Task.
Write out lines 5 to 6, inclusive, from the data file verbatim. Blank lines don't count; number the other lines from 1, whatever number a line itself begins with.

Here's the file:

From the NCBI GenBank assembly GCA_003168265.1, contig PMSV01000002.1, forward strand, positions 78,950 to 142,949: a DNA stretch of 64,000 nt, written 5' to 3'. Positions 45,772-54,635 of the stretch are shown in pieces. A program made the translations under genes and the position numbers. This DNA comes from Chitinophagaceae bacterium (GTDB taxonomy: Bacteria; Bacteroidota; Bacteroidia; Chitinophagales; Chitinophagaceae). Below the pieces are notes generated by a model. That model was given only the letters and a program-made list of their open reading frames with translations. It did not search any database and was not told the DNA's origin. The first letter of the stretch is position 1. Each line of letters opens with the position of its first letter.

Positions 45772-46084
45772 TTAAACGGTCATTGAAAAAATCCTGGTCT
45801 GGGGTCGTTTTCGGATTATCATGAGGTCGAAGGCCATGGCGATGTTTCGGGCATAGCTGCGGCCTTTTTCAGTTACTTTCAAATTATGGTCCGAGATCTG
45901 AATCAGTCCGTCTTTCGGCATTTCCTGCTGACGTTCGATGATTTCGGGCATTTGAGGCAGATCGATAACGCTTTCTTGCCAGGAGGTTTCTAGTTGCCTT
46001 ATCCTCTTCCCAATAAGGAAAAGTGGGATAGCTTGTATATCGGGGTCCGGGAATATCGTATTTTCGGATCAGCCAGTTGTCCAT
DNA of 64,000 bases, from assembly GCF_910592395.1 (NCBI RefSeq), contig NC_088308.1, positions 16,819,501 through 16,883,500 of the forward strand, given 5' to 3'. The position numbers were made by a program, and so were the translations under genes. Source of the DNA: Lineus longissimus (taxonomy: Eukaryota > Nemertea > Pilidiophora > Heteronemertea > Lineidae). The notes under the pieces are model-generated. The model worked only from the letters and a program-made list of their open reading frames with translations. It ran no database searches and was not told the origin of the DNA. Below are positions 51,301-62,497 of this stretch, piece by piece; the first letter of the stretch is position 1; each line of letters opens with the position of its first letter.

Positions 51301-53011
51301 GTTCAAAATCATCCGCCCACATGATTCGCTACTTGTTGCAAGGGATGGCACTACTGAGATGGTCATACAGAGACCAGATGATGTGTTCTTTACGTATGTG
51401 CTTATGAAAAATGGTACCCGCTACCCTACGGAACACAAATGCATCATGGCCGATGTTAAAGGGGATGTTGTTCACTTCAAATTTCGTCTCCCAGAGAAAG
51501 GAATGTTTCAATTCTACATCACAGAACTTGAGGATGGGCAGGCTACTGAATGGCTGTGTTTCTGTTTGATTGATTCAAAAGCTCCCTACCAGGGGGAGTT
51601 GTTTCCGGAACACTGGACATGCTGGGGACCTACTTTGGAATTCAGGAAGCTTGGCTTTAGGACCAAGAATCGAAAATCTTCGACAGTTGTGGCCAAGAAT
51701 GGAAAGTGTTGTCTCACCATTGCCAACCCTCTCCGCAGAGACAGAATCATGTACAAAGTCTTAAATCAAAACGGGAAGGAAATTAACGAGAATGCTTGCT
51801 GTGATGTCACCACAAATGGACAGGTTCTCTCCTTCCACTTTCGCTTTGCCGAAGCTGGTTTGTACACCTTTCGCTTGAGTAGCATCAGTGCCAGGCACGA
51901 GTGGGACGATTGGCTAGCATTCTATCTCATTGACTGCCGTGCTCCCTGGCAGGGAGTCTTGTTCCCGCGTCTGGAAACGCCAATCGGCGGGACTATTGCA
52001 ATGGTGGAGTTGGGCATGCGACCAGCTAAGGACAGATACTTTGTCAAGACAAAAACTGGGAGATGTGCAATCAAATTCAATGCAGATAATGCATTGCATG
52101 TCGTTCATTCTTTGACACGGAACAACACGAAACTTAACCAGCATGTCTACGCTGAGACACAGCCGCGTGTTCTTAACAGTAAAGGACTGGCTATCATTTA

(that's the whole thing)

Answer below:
45901 AATCAGTCCGTCTTTCGGCATTTCCTGCTGACGTTCGATGATTTCGGGCATTTGAGGCAGATCGATAACGCTTTCTTGCCAGGAGGTTTCTAGTTGCCTT
46001 ATCCTCTTCCCAATAAGGAAAAGTGGGATAGCTTGTATATCGGGGTCCGGGAATATCGTATTTTCGGATCAGCCAGTTGTCCAT